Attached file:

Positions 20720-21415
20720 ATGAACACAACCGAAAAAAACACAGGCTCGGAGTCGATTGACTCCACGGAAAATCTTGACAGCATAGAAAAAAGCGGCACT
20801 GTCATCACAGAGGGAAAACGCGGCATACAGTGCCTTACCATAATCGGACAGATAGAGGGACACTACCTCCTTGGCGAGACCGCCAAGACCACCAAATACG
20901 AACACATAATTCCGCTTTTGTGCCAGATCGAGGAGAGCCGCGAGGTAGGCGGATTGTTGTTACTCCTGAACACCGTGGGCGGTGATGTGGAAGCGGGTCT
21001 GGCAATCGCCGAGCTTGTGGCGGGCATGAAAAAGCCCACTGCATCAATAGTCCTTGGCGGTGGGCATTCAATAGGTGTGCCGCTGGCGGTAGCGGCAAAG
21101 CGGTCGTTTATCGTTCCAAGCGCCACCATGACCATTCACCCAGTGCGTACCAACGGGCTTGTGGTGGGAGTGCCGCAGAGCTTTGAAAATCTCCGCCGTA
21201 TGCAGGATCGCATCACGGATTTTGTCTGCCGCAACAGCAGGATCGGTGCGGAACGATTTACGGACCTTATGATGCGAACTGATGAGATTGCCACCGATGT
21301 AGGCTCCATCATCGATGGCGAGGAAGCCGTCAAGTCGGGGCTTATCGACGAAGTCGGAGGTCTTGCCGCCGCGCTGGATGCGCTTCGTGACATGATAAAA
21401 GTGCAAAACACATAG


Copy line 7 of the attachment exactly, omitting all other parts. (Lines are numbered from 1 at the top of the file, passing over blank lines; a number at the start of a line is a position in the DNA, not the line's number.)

21201 TGCAGGATCGCATCACGGATTTTGTCTGCCGCAACAGCAGGATCGGTGCGGAACGATTTACGGACCTTATGATGCGAACTGATGAGATTGCCACCGATGT